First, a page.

Real vs. Fake Diamonds: How to Tell If a Diamond Is Real

Real vs. Fake Diamonds

Imagine this scenario: Your beloved grandmother left you her jewelry box full of beautiful necklaces, earrings and brooches — and a few loose diamonds sitting in the bottom. She never mentioned these gemstones to you, so are they real diamonds?

The popularity — and price — of diamonds has inspired a whole industry of copycat gemstones (like cubic zirconia) designed to mimic the real things. The problem? It's usually difficult to tell if a diamond is fake or real just by looking at it. Luckily, there are multiple ways to find out the truth.

How to Tell if a Diamond is Real or Not

You have two options when it comes to determining real diamonds vs fake diamonds. The first option is to enlist the help of an expert who can do a diamond test using professional equipment. Or two, if you don't want to use a professional, you can use a few at-home methods to figure out if your loose diamonds are real or fake.

How to Tell if a Diamond is Real at Home

While at-home methods for evaluating real vs. fake diamonds aren't absolutely foolproof, they are surprisingly accurate. All you need is a couple of household items.

The Sandpaper Test

This is an extremely easy diamond test because all you need is sandpaper (and a bit of elbow grease). Simply rub the gritty side of the sandpaper against the stone. Don't worry, the grit on sandpaper usually has a hardness between 7 and 9 on the Mohs scale. Diamonds are one of the world's hardest materials, so a real diamond won't be affected by the sandpaper, and should remain in perfect condition. However, if it's some type of fake diamond, then it will scratch.

The Read-Through Test

The read-through test is exactly what it sounds like: a diamond test where you attempt to read text through the diamond. Any diamond that is unmounted in a setting or piece of jewelry — also known as loose diamonds — can be tested this way. Follow these steps for the read-through test:

  • Get a sheet of paper with plain black text on it.
  • Turn the diamond upside down.
  • Look through the upturned diamond to read the words on paper.

Note, it's impossible to read through a real diamond, but fake diamonds will allow you make out the words printed on the page.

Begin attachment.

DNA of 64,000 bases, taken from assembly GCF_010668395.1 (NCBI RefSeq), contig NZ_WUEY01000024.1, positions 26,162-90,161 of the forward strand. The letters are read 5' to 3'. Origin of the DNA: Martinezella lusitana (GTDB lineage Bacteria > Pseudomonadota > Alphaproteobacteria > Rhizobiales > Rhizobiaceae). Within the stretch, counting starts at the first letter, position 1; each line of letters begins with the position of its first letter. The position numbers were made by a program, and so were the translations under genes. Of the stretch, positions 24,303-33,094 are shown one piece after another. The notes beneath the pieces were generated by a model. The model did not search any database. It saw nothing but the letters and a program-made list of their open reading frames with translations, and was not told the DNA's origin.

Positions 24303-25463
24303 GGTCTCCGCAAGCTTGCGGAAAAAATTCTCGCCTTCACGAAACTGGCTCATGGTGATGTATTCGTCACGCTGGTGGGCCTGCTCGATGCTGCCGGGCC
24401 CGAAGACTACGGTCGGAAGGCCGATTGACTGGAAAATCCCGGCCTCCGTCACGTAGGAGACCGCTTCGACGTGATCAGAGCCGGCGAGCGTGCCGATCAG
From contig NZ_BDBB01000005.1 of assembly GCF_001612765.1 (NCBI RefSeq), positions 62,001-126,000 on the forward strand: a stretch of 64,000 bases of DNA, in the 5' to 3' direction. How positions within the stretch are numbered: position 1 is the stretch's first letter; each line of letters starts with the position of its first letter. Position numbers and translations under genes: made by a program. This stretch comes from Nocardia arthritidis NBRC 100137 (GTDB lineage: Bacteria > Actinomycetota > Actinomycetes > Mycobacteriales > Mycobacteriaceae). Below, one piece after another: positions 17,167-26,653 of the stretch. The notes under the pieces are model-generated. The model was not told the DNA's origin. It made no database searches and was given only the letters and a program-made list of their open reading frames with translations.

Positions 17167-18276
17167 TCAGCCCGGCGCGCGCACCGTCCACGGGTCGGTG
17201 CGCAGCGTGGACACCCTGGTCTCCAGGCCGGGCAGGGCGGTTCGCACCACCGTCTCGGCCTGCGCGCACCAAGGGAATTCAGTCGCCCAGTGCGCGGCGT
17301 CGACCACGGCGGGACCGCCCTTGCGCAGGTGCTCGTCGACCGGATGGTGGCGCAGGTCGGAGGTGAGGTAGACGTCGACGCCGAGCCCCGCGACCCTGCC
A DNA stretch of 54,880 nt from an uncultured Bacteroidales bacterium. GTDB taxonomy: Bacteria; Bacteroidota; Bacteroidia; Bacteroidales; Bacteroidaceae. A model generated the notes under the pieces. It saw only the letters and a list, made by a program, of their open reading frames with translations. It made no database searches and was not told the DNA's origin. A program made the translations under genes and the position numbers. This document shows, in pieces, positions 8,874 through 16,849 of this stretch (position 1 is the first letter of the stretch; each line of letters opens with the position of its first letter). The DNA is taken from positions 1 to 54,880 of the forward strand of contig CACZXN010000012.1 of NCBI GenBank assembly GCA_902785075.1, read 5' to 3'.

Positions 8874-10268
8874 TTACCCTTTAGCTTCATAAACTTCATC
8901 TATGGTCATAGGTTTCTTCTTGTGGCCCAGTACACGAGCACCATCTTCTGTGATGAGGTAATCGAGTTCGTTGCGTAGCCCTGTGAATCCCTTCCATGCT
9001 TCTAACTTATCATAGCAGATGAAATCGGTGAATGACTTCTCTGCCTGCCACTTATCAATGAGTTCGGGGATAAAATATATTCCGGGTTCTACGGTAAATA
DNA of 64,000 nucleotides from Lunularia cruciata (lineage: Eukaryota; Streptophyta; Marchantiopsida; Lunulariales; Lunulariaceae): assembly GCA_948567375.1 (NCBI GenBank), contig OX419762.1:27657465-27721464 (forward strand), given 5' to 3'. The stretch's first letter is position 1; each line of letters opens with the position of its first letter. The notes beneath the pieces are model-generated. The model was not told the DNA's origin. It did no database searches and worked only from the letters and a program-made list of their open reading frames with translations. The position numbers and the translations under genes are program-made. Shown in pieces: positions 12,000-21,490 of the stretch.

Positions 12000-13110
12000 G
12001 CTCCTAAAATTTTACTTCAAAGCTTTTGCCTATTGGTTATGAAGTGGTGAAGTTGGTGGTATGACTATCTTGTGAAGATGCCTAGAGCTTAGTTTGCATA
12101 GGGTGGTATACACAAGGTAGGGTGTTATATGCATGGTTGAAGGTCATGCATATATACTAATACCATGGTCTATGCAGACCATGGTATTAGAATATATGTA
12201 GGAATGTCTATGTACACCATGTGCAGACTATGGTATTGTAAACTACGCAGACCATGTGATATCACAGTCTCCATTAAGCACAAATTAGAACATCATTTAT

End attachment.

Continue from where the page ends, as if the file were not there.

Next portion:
The Sparkle Test

The way a stone reflects and refracts light is a good indication of its authenticity. The at-home sparkle test is a visual inspection of the stone's behavior in the light. A stone's natural light refraction cannot be altered, so the light refraction, — or lack thereof — of a gem is typically accurate. Synthetic or fake stones, sparkle less than real, or mined diamonds.

With light reflection, look for shades of gray. Synthetic stones, such as cubic zirconia, sparkle with more iridescent colors. Natural diamonds reflect light in more grayish hues. So, if yours is a stone of many colors, it's probably synthetic.

The Heat Test

To properly conduct the heat test, expose a loose gemstone to an open — but controlled — flame (like from a lighter), for about 30 to 45 seconds. Be careful with your fingers, and try to hold the stone with a pair of tweezers with a rubber base so there's no risk of getting a burn. Immediately after heating, put the gem into a container of cool water.

Why this method works: Diamonds conduct heat well and diffuse it evenly throughout the stone, while fake ones can't withstand heat. That said, the extreme heat and sudden switch to the cool water will ruin anything other than real diamonds, so don't do this home test unless you're willing to ruin a fake diamond.

On the other hand, if it turns out that your loose diamond is real, you can rest assured that it can stand up to any task you will put it with your unique lifestyle. You saw it with your own eyes, so you'll enjoy and appreciate the gem that much more.

Real diamonds vs. Lab-created Diamonds

Contrary to popular belief, lab-created diamonds aren't fake diamonds, they're just made in different settings. That said, there are still some minor differences between the two that you should be aware of while researching.

While real diamonds are mined from the earth, lab-created diamonds are made using techniques known as Chemical Vapor Deposition (CVD) or High-Pressure Crystal Formation (HPHT). To create the diamonds, carbon atoms are extracted from high-pressure vapor in a chamber. This process creates the diamond layer by layer over time — typically three months, though it can take longer. Real diamonds, on the other hand, can take thousands of years to form in the Earth.

Diamonds vs Moissanite

Whereas moissanite is not a lab-grown diamond. Moissanite was first discovered in the late 1800s in a meteor by Henri Moissan (hence the name). Moissan first assumed the clear particles were diamonds, but later discovered that these gemstones are not made from carbon, but silicon carbide.

While moissanite is a naturally occuring substance, it's difficult to find. So the majority of today's moissanite stones are created in labs. They're almost identical to diamonds, but there are a few big differences.

One of the most easily identified differences between moissanite stones and authentic diamonds is the color. The colors of natural diamonds are also more saturated than that of moissanite stones, which tend to appear to change colors as it disperses light throughout the gem. Although both produce stones that are yellow, clear or green, those with naturally red, blue, brown, black or purple tinted stones are likely in the diamond category.